Trees. How perfect. I have to pick up my son from school at that very time but I'll join in as soon we get back. Thanks so much!

Susan

Esmeralinda
12-06-2010, 09:37 AM
Just came back from a 3 day trip and missed it all :crying:
I will be there tonight :crossfingers:

skappy
12-06-2010, 09:42 AM
Could'nt do it on saturday gonna do my best tonight 11 pm here I guess

do i need a special software? I'm using use a Mac

Robert:wave::cat:

SonyaJ
12-06-2010, 09:58 AM
do i need a special software? I'm using use a Mac

Robert:wave::cat:

Nope- works great on a Mac. I attended yesterday afternoon's session. You get a prompt to install the software, which you know Mac's do flawlessly :). Took a few seconds and that was it.

I've never done/attended a webinar of any type before, but this was really neat. Definitely worth the time - Johannes passed on lots of painting technique and composition pearls, as well as addressing bigger issues that frequently get overlooked when painting trees, which is what his focus was in yesterday's meeting.

Also, even though the examples he uses are of contemporary realism, the concepts are applicable to pretty much any painting style.

I'll try to attend today's session if I'm not outdoors :thumbsup:.

skappy
12-06-2010, 10:56 AM
Thanks Sonia in otherwords I just have to click on the link when it appears in this forum and that is it? I have never done that conferences before:o

Hope it ll work
Robert

susanc
12-06-2010, 03:30 PM
Oh no! It looks like I missed the trees class so I appreciate seeing everyone's homework on it. I'll still be there this afternoon, though, even despite the different subject matter. ;) If I weren't such an indulgent mother, I'd be able to catch all the class--it's only an 7 mile walk home for him...

Looking forward to whatever I can catch of it.
Susan

Johannes Instructor
12-06-2010, 04:40 PM
The webinar access code is this one for tonight Monday December 6. The subject will be "All you need to know about evergreen trees".

Click on this link to access the room
https://www3.gotomeeting.com/register/186041342

Hope you can make it!

Johannes Instructor
12-06-2010, 04:47 PM
Sorry the registration says Tuesday just ignore that but the access link is still correct
The webinar access code is this one for tonight Monday December 6. The subject will be "All you need to know about evergreen trees".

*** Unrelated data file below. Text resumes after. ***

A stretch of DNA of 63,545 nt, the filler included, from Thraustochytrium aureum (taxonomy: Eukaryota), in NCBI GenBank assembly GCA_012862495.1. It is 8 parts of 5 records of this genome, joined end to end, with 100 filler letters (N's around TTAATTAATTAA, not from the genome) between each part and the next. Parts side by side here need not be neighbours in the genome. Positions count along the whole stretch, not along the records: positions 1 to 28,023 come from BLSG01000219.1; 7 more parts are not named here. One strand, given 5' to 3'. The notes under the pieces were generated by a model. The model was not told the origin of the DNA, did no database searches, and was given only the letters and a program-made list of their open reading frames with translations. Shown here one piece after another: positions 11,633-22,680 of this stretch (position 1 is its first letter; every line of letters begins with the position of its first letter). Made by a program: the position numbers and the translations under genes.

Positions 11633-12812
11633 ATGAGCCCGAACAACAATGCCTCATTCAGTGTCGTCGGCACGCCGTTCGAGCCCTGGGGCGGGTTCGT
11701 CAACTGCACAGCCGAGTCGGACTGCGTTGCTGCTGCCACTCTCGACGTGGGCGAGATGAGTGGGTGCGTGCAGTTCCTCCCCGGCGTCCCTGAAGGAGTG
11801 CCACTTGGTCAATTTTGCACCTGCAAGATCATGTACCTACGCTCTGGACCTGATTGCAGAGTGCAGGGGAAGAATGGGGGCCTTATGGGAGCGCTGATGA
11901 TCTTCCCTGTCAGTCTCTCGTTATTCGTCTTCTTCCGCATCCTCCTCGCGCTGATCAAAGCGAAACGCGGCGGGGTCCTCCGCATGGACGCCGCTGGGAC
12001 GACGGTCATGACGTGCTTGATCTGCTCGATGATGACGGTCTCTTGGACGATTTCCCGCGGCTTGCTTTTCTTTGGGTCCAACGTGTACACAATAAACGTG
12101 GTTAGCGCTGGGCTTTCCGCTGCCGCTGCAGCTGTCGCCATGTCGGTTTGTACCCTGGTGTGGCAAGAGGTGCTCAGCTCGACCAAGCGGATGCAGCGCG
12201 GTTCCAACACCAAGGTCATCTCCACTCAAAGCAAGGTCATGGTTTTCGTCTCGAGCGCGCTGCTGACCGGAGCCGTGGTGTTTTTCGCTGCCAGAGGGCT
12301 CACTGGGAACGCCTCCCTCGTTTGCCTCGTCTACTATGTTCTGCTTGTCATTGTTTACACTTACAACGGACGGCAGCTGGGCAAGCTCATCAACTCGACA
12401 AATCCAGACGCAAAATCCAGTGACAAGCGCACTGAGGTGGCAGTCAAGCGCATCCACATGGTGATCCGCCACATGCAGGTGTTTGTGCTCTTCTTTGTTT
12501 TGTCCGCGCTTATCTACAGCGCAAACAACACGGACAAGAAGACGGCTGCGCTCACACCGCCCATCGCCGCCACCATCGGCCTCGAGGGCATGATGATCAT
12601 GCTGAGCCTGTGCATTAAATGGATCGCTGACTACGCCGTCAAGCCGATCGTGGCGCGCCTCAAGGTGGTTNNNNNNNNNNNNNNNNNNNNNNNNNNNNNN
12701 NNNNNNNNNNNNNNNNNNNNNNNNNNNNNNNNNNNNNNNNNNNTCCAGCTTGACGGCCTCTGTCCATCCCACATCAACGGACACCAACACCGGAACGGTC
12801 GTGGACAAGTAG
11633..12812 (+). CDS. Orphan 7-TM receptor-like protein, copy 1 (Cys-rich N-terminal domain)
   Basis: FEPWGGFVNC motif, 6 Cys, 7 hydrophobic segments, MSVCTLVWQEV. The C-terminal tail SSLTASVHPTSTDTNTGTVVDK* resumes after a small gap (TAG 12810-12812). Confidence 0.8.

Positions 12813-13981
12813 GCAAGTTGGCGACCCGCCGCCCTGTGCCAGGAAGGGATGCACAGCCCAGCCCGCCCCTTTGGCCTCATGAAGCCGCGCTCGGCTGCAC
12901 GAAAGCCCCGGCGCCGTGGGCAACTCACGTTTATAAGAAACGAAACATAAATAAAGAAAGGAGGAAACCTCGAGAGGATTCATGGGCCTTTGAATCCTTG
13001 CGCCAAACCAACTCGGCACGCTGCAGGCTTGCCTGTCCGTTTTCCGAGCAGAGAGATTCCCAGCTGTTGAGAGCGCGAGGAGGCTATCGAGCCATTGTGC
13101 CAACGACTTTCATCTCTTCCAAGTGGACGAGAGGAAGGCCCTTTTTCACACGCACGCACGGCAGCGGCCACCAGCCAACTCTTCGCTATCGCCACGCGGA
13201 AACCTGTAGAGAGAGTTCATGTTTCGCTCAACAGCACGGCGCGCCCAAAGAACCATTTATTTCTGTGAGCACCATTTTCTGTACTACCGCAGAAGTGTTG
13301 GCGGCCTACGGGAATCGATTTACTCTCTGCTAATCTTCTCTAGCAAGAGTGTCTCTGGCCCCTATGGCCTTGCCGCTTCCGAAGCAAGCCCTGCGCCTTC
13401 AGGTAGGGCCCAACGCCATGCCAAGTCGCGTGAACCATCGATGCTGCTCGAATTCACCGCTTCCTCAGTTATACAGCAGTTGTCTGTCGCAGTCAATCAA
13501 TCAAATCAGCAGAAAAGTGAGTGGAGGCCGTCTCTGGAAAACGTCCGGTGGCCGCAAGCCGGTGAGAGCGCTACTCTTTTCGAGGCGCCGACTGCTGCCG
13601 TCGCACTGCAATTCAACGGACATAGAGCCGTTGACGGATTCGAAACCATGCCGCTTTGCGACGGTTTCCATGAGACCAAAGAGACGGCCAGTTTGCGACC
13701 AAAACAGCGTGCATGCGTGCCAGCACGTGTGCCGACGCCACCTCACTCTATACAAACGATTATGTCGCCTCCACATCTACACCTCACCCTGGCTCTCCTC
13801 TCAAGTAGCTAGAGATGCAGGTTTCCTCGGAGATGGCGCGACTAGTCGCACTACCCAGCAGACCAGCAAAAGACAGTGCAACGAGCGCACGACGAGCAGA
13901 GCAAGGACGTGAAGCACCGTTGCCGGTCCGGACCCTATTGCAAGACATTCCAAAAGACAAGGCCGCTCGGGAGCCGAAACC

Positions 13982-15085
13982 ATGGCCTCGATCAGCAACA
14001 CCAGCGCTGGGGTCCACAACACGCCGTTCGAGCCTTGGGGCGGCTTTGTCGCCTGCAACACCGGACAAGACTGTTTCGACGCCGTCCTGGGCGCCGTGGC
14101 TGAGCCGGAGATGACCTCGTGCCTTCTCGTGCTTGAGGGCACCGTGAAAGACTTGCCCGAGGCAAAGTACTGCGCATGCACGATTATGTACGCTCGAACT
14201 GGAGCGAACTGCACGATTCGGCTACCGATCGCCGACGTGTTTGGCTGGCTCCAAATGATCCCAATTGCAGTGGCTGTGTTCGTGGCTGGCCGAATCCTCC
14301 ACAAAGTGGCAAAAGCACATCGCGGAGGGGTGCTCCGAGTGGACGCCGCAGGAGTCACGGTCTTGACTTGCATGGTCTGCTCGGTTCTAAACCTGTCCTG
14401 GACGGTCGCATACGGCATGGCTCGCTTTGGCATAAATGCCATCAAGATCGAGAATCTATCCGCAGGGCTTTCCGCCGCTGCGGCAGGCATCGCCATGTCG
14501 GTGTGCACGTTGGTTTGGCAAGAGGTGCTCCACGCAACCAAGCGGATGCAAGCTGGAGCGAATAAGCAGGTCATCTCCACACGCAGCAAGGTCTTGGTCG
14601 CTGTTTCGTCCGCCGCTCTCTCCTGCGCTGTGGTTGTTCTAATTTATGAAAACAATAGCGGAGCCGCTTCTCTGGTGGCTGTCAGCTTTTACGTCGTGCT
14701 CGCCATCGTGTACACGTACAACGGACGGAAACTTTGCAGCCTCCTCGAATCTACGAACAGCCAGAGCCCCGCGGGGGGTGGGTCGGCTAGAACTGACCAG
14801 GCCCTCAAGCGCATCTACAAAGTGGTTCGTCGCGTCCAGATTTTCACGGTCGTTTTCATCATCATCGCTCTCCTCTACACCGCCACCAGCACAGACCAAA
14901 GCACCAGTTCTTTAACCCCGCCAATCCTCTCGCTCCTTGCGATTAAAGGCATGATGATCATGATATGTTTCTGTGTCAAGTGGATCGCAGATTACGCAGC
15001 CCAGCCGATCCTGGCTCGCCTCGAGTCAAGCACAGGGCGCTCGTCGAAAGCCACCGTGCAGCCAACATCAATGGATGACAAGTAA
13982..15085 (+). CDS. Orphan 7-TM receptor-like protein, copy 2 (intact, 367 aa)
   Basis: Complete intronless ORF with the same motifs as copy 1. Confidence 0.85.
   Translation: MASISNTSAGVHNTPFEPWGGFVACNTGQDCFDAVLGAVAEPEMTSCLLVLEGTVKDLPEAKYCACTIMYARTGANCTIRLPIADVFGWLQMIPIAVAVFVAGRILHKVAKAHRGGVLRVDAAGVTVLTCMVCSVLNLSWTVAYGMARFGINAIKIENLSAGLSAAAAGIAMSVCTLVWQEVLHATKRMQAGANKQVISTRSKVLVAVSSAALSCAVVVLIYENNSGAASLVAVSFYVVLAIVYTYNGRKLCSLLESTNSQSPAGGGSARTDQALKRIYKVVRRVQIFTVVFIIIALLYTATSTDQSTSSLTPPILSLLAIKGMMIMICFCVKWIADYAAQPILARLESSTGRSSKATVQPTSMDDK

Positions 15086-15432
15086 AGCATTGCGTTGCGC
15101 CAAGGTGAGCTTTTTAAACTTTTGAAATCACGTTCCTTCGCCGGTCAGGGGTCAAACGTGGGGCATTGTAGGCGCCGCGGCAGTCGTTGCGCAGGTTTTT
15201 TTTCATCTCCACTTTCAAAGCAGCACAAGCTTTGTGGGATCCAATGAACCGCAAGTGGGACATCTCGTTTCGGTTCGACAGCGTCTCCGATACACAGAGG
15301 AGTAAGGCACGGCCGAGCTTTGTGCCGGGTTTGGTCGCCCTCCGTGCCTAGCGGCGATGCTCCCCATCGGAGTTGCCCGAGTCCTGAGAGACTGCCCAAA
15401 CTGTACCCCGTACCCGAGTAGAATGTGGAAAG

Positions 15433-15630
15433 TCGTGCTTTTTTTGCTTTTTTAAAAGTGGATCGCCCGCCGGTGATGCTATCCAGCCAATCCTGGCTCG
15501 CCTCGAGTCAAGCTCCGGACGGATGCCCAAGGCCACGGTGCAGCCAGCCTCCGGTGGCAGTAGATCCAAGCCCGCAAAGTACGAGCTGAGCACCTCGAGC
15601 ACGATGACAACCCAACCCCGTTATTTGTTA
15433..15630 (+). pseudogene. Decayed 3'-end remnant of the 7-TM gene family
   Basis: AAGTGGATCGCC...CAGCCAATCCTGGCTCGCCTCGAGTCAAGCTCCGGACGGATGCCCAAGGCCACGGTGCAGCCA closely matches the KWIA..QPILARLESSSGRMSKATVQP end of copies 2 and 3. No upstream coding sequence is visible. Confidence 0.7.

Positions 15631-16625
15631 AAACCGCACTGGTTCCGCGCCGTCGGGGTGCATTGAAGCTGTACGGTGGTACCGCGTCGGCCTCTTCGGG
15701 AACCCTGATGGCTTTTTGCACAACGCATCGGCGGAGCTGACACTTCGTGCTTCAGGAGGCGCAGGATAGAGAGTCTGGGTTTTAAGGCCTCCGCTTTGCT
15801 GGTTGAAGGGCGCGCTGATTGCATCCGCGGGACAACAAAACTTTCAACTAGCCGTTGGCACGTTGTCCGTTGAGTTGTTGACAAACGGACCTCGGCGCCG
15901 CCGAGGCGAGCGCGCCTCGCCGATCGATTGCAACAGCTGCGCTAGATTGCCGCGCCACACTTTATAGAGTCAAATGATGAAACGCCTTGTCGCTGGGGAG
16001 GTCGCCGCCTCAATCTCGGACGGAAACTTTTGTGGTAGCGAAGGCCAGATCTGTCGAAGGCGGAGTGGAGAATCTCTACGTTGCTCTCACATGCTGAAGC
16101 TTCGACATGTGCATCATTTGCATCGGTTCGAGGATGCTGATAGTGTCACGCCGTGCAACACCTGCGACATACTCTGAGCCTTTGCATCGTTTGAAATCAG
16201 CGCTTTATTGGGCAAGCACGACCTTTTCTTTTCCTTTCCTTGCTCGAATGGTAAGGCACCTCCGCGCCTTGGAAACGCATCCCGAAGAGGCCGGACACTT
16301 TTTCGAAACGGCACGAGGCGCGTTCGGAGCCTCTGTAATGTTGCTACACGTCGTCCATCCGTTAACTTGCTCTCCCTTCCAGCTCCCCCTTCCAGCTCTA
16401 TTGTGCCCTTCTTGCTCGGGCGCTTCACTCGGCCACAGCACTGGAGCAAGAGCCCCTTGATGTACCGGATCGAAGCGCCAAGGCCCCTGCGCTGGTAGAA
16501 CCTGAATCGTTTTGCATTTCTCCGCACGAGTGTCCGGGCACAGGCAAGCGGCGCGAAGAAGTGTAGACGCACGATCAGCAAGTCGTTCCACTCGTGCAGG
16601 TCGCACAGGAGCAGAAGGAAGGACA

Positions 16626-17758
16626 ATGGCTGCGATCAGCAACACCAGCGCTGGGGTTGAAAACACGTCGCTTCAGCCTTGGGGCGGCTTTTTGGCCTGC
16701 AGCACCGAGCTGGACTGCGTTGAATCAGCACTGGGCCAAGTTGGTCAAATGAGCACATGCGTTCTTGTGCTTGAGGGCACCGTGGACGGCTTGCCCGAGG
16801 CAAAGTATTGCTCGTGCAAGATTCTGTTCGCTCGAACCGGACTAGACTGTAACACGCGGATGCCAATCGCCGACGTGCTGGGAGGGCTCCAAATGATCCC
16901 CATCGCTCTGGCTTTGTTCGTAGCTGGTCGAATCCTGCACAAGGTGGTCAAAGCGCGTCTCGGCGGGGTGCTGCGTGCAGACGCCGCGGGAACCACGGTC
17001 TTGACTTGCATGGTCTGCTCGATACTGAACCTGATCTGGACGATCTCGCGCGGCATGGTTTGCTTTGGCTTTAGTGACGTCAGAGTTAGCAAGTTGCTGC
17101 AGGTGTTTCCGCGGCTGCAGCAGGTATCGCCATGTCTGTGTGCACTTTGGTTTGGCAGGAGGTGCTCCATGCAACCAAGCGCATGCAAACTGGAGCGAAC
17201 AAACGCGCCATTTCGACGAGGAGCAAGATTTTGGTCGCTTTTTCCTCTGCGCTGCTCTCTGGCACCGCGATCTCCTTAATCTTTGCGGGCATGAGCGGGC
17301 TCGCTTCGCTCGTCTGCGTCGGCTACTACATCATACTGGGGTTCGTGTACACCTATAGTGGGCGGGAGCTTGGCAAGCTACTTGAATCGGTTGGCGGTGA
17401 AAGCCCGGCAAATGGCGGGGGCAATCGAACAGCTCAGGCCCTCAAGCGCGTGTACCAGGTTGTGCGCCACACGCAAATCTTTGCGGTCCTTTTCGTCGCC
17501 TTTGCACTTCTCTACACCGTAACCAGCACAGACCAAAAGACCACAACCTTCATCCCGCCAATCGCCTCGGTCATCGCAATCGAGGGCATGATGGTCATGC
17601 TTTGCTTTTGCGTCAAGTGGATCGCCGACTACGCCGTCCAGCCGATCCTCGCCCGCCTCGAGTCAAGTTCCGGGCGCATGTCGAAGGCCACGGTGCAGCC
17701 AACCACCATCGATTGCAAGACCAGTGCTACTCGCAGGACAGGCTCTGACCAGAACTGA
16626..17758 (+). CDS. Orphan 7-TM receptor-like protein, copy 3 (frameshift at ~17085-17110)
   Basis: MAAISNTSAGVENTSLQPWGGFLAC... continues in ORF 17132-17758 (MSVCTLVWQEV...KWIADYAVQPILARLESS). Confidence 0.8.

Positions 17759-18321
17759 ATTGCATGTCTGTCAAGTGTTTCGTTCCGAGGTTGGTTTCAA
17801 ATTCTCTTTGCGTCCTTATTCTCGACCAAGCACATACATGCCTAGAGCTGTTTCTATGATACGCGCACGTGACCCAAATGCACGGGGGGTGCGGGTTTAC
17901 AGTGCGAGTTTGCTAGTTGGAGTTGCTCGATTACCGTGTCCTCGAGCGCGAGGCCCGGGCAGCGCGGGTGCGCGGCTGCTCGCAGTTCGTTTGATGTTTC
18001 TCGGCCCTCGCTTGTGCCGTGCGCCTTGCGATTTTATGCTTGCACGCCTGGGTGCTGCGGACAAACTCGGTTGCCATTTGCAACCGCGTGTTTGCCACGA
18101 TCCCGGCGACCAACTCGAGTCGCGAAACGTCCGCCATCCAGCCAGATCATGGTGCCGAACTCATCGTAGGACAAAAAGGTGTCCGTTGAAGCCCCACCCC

Click on this link to access the room
https://www3.gotomeeting.com/register/186041342

Hope you can make it!

appydax
12-08-2010, 05:12 AM
Thank you for doing these webinars Johannes :thumbsup:
Just found out and my first one was last night.
I got to the end of Charlies pastel but had to go.
I'm learning so much and next time I will be taking notes :D
They start around 10pm UK time (my bedtime) and although I
am tired my brain is on overdrive. :clap:

Sharron

Judibelle
12-08-2010, 09:15 AM
I was able to watch last night for the first time, also. Learned a lot. Hope to catch tonight's as well. (the timeing is a bit awkward, as it is suppertime here...)
thank you so much for offering these amazing learning tools...
Judi

fishpimp
12-08-2010, 10:01 AM
I'm getting my tail kicked at the hospital and jealous of all the knowledge I'm missing out on... Will you put this whole thing on video or is there a way for a computer illiterate such as myself to save these classes? I would pay for them if that's what it takes.

winecountry
12-08-2010, 02:08 PM
maybe you could find a friend to loan you a laptop for a few days, do hospitals have wireless...also if you read the other thread JOhannes Art Instruction, Robert posts his notebook and he is doing a steallar job of note taking with illustrations hope you get well soon

Johannes Instructor
12-08-2010, 05:04 PM
1. Please join my Webinar.
https://www3.gotowebinar.com/register/186041342

2. You will be connected to audio using your computer's microphone and speakers (VoIP). A headset is recommended.

Webinar ID: 186-041-342

GoToWebinar®
Web Events and Online Meetings Made Easy™

Donald_Smith
12-08-2010, 05:20 PM
I've tried 3 times to connect to the webinar. I can't get connected. I'm guessing it's because I'm using satellite, I wish DSL was available in my area, but it's not.

Guess I'll have to enjoy Robert's posts "with 8x10 color glossy photos with circles and arrows and a paragraph on the back, explaining what each one is to be used for." Alice's Restaurant by Arlo Guthrie

Thanks Robert and Johannes! I hope I got those names spelled right! :)
Donald

KristinaB
12-08-2010, 08:31 PM
I would love to get in on this, but alas, I am total deaf and would never understand what was going on. I have to rely on "The Written Word" or captions. Bummer! :crying:

fishpimp
12-08-2010, 11:12 PM